Objective: Cataracts are a frequent complication after silicone oil infusion for the repair of complicated retinal detachments, occurring in up to 100% of eyes retaining silicone oil for 6 months or more. The authors devised a combined procedure for cataract and silicone oil removal with intraocular lens (IOL) implantation through a single corneal incision and evaluated their results.
Design: A prospective, noncomparative case series.
Participants: Thirty-four eyes of 34 consecutive patients with a history of retinal detachment repair requiring silicone oil placement in whom a clinically significant cataract subsequently developed were identified when removal of silicone oil was scheduled.
Intervention: All 34 eyes were prospectively entered into a study to evaluate the efficacy and potential complications of a combined procedure for cataract and silicone oil removal with posterior chamber lens implantation. All patients underwent uncomplicated phacoemulsification removal of cataract followed by removal of silicone oil and placement of an IOL through a single corneal incision.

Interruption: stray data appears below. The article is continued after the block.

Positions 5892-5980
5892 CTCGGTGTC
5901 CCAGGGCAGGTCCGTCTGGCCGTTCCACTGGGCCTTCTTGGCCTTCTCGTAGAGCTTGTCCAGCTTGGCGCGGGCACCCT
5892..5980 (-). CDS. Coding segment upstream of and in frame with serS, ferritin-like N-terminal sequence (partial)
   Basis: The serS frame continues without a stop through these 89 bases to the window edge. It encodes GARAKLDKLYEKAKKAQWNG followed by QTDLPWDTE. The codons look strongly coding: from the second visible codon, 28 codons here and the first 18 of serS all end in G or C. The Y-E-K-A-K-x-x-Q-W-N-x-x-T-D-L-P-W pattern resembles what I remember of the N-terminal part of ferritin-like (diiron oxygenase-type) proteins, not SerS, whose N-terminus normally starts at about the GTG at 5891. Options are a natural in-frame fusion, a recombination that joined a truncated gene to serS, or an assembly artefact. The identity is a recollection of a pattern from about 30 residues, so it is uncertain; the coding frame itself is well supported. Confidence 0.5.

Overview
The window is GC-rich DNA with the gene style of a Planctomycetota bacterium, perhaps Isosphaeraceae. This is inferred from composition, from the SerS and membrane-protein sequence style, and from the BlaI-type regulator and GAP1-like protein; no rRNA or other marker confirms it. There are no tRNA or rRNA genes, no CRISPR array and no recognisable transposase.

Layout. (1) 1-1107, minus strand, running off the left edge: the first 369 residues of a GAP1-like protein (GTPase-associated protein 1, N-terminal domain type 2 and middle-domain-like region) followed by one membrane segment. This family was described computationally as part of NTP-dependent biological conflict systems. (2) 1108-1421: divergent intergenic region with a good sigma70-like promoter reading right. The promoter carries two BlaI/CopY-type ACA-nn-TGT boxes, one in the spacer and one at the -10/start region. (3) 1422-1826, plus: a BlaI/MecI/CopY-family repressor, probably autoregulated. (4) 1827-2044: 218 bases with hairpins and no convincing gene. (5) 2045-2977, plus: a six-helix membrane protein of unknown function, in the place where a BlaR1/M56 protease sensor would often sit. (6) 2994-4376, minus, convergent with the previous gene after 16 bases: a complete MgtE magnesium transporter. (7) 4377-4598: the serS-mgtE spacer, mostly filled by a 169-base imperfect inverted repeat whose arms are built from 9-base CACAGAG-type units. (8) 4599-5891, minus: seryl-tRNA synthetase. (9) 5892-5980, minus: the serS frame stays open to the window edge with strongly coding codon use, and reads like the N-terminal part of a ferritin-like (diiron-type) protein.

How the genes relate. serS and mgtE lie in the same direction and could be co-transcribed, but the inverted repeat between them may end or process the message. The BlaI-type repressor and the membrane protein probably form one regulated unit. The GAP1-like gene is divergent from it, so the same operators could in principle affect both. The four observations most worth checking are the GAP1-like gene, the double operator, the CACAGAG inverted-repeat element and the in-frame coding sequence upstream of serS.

Main outcome measure: Recurrent retinal detachment and IOL-related complications were measured.
Results: Ten eyes had recurrent retinal detachments develop. Final visual acuity ranged from 6/12 to hand movements with 25 eyes (74%) showing stabilized or improved vision. Pre-existing macular pathology and recurrent retinal detachment generally were responsible for poor visual outcome.
Conclusions: Combined phacoemulsification, IOL implant with silicone oil removal is a useful procedure in these complicated eyes. Visual outcome generally is good with improvement in visual acuity, even with recurrent retinal detachment or pre-existing macular pathology or both.